At this stage it looks like Ensemble will be the largest coalition, but well short of a majority with 234 seats. NUPES will have 141, RN 90 (well above where the polls had them), and LR will have 75. This is quite an unusual situation for France under the Fifth Republic. Virtually all governments have been either majority coalitions or, in the case of Mitterrand 1988, very narrow minorities. While it seems certain that the PM will come from Ensemble given how unlikely cooperation between the other parties would be, they will no doubt have an extremely difficult time passing any legislation, even with the considerable agenda-setting powers that the French Constitution gives them. Ensemble’s most likely ally would seem to be LR, although 50 members of the left group are from either the Socialists or Greens and might be more likely to support government legislation than the Communists or FI.
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I have the two successive Rocard governments appointed by Mitterrand after his reelection in 1988 as minority cabinets. Is that wrong?
No, that’s right, they were the “very narrow minorities”.
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I am waiting for clarification on the 142 seats of Nupes. Are they 72 LFI, 26 PS, 23 EELV, 12 PC, 4 Génération.s, and 5 unknown? The overseas results may be confusing the count.
But I am clear on the 13 Diverse Left: 7 on the continent, 6 overseas. All 7 are former Socialists, but one is complex: Charente-Maritime 1st is Incumbent Olivier Falorni, a former Socialist who defeated Segolene Royal in 2012, was re-elected in 2017 as DVG with no Socialist candidate, and re-elected this week over 2nd-place Nupes. In Meurthe-et- Moselle 5th is Dominique Potier (Incumbent Socialist), who refused the endorsement of Nupes, but there was no Nupes candidate. In two districts the dissident went head-to-head with Nupes and won: Ariège 2nd, Laurent Panifous, dissident PS socialist loyal to Carole Delga, and Pyrenees-Atlantique 3rd, incumbent David Habib dissident PS. In the other 3, Nupes was eliminated in the first round: Nord 3: Benjamin Saint-Huile, dissident PS; Pas-de-Calais 8th, Bertrand Petit, dissident PS who was only 33 votes behind the 2nd place in 2017; and In Gers 2nd, David Taupiac, Dissident PS.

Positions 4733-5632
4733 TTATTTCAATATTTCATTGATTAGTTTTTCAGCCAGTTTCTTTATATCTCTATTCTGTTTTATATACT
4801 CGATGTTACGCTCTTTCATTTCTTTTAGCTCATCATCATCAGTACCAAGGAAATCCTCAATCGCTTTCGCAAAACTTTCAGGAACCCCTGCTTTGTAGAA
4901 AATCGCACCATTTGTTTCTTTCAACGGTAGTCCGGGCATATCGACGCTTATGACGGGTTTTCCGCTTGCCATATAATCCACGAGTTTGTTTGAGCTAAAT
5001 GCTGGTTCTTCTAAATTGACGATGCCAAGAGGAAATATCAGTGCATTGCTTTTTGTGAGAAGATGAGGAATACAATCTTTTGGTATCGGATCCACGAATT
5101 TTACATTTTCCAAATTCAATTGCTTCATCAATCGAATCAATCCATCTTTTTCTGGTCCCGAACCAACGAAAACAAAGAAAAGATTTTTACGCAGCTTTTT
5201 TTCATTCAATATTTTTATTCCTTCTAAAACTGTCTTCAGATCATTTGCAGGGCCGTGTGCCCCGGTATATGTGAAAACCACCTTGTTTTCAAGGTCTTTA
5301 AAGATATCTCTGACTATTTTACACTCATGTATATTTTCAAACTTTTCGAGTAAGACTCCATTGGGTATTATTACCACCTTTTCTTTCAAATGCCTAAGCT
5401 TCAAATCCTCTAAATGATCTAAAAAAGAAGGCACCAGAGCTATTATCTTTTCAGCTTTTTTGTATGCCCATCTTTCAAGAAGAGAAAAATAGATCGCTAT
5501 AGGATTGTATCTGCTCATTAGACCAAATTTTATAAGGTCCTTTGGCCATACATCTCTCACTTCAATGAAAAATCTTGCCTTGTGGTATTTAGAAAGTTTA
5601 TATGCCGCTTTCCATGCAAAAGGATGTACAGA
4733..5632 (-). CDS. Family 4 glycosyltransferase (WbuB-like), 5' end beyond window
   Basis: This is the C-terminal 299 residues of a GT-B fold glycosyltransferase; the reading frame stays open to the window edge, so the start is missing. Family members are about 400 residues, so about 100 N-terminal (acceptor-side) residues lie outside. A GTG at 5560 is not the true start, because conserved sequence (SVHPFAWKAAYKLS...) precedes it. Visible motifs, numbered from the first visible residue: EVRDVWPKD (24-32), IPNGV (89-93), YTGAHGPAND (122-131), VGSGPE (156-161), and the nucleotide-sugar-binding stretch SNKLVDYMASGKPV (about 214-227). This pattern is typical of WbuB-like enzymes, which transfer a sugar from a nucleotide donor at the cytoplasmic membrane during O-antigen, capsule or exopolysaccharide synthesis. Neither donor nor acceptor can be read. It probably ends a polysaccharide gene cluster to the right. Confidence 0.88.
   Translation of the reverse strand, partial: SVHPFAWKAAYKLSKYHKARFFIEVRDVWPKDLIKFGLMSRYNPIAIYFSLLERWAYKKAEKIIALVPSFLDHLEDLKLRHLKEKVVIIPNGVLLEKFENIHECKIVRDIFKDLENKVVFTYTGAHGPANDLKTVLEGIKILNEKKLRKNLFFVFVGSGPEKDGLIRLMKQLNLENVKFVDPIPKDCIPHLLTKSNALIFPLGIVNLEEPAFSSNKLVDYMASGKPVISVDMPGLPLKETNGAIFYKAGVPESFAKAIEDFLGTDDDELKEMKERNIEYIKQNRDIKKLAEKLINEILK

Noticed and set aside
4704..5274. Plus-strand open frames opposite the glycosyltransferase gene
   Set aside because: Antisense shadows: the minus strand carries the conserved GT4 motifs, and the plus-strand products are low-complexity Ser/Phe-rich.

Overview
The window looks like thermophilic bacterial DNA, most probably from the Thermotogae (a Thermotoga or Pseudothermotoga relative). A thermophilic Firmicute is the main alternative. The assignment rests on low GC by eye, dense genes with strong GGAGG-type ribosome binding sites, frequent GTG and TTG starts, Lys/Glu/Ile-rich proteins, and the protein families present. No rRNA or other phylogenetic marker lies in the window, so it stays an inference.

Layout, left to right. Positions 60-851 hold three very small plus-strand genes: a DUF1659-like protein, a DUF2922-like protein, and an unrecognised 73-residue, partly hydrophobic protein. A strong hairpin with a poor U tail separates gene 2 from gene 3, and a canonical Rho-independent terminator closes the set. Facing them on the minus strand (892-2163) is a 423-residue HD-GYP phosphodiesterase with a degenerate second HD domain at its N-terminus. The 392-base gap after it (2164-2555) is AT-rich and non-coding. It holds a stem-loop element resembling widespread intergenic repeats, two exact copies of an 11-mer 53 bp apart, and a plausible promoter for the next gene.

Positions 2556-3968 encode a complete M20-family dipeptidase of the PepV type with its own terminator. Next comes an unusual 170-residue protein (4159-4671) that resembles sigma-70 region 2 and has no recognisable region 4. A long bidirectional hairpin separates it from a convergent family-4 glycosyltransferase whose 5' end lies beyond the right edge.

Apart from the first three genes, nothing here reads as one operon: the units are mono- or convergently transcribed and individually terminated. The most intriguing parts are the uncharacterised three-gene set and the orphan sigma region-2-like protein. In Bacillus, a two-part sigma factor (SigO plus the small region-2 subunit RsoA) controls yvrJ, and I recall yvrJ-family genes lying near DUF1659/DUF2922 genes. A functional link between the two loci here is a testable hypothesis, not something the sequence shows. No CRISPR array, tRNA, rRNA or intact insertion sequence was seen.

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That was fast. “Valérie Rabault, leader of the Socialists in the National Assembly during the previous legislature, says tomorrow afternoon the Socialist deputies will meet, numbering 34 to 35 according to her. “I want to bring together the elected officials in the Nupes agreement and the elected officials outside the Nupes agreement. The meeting aims to see if a center of gravity is possible.” An internal vote is scheduled for Thursday.